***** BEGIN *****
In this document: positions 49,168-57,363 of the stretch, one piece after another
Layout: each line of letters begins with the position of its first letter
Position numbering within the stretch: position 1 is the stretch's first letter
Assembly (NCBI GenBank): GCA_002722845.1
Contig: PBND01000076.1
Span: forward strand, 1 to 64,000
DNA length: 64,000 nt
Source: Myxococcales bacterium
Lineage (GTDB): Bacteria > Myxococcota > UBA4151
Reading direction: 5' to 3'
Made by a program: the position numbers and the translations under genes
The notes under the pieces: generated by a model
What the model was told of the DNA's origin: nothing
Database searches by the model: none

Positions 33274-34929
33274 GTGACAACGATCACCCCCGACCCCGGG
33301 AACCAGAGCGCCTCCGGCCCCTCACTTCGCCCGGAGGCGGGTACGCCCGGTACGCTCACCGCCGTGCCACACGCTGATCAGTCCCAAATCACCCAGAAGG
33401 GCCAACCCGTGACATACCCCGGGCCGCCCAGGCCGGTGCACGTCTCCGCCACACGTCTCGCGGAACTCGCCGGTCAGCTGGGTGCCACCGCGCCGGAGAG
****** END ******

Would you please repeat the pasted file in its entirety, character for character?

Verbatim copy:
In this document: positions 49,168-57,363 of the stretch, one piece after another
Layout: each line of letters begins with the position of its first letter
Position numbering within the stretch: position 1 is the stretch's first letter
Assembly (NCBI GenBank): GCA_002722845.1
Contig: PBND01000076.1
Span: forward strand, 1 to 64,000
DNA length: 64,000 nt
Source: Myxococcales bacterium
Lineage (GTDB): Bacteria > Myxococcota > UBA4151
Reading direction: 5' to 3'
Made by a program: the position numbers and the translations under genes
The notes under the pieces: generated by a model
What the model was told of the DNA's origin: nothing
Database searches by the model: none

Positions 33274-34929
33274 GTGACAACGATCACCCCCGACCCCGGG
33301 AACCAGAGCGCCTCCGGCCCCTCACTTCGCCCGGAGGCGGGTACGCCCGGTACGCTCACCGCCGTGCCACACGCTGATCAGTCCCAAATCACCCAGAAGG
33401 GCCAACCCGTGACATACCCCGGGCCGCCCAGGCCGGTGCACGTCTCCGCCACACGTCTCGCGGAACTCGCCGGTCAGCTGGGTGCCACCGCGCCGGAGAG